1 Thessalonians 4: 11bYou should mind your own business and work with your hands, just as we told you,12 so that your daily life may win the respect of outsiders…
I admire tennis player Serena Williams. She certainly has never fit into the box of the typical female tennis player. As she recently put it: “I’ve never been the right kind of woman – oversized, overconfident, too mean…too black for my tennis whites, too motivated for motherhood,”[i] Now I don’t know Serena, and can’t comment on her beliefs, or values, but I can comment on her work ethic. There is no doubt that she has been blessed with incredible talent, in particular her power. She had a dad who trained her and her sister Venus, from an early age, which set her on the path to success, which has included being the number 1 ranked women’s singles player eight times between 2002 and 2017. She has won 23 major singles titles, ranking her 2nd all time. But what impressed me the most, was a recent loss at Wimbleton.
I follow tennis casually, so I was surprised to see that Williams would play at Wimbleton 2018. After all, just 10 months prior she gave birth to a daughter, in which Serena almost died due to health complications that left her bedridden for 6 weeks. Not only did Serena make it back, although now ranked 25th and 37 years old, she made it all the way to the finals where she lost. I was shocked as she dismantled one opponent after the next. How had she made it back so fast? Apparently, the answer was hard work. Her husband, Reddit founder Alexis Ohanian, said: “I’ve had this front-row seat over the last three years to greatness. It’s a humbling experience seeing really what high-pressure situations actually look like professionally, seeing just what it takes to actually be that great. It is a work ethic on another level.”[ii]
The vast majority of people respect those who work hard. When I come across someone working hard, no matter if it is a worker diligently cleaning toilets at a restaurant, or quickly passing my groceries through the register, I admire them. This is not a new phenomenon. The apostle Paul makes many references to hard work in his writings. In fact, in his second letter to the church in Thessalonica he has an entire portion of the letter dedicated to warning them against “idleness” (2 Thessalonians 3: 6-15). “7 For you yourselves know how you ought to follow our example. We were not idle when we were with you, 8 nor did we eat anyone’s food without paying for it. On the contrary, we worked night and day, laboring and toiling so that we would not be a burden to any of you.” (vv 7-8).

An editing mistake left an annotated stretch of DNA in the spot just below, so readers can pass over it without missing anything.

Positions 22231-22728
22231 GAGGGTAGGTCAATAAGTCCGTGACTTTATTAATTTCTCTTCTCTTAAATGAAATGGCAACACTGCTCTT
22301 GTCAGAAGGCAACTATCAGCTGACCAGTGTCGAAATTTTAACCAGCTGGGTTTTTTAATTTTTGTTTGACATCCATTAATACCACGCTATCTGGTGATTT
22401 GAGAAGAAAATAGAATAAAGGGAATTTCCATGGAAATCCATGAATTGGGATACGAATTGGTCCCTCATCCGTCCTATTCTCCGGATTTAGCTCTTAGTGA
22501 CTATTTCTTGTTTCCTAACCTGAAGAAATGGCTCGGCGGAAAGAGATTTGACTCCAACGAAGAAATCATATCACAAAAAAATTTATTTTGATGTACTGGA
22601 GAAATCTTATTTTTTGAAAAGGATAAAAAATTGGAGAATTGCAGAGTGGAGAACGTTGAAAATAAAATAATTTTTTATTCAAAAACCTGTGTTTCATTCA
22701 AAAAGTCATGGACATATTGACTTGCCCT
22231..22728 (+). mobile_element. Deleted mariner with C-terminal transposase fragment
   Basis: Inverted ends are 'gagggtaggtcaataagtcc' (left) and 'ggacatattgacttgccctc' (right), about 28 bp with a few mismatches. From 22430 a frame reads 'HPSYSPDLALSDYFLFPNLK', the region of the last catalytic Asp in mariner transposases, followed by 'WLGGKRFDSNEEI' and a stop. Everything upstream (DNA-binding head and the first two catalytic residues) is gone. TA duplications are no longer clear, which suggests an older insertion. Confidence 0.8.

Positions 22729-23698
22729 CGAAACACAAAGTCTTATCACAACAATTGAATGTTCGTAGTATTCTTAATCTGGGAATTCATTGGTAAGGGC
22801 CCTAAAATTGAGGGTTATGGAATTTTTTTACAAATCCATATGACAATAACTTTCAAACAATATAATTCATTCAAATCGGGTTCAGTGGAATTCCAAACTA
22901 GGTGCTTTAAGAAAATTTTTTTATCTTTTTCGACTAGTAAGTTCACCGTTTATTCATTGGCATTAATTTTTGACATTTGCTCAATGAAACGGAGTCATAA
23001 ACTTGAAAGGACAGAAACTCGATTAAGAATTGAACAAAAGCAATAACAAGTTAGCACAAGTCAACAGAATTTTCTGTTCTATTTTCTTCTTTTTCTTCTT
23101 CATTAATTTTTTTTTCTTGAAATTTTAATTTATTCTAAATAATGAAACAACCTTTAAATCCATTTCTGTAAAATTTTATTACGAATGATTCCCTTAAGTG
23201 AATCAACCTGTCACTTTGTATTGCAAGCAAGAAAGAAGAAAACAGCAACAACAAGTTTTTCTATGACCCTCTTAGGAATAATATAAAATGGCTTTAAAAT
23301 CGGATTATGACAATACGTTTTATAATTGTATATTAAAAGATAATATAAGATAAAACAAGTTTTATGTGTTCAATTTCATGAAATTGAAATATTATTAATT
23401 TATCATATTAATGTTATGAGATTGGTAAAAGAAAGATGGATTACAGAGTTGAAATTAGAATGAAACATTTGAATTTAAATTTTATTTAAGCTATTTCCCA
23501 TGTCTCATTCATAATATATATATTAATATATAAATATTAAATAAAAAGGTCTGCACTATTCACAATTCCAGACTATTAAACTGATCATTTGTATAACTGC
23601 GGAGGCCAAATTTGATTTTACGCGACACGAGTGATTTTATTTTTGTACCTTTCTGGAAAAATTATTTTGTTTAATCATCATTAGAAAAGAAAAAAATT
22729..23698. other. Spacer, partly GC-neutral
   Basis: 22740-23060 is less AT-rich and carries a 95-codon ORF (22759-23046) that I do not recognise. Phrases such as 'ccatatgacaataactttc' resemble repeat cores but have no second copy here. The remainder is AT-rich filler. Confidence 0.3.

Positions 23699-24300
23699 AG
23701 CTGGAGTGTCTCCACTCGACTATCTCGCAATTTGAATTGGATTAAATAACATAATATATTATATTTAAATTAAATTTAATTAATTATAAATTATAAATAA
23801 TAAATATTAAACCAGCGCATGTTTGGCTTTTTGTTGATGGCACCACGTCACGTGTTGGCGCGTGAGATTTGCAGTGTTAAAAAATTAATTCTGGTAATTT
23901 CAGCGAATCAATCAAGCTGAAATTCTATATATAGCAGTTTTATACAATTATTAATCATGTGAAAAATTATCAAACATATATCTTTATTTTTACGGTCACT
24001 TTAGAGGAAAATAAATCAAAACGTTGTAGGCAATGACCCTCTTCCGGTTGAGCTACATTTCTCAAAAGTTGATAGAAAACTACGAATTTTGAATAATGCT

Paul understood that we are an example to the world in all our actions, especially how we work. 11 and to make it your ambition to lead a quiet life: You should mind your own business and work with your hands, just as we told you,12 so that your daily life may win the respect of outsiders and so that you will not be dependent on anybody. (1 Thessalonians 4: 11-12). I am not talking about becoming a workaholic because that is turning work into an idol. It is doing the work you need to do with excellence. Not taking short-cuts, rather putting in an effort that makes you stand out. If you train and compete as such an athlete, you will gain the respect of others and their ears will now be open to hear what makes you tick. And now the door opens to share who is at the centre of your life – the Lord Jesus Christ.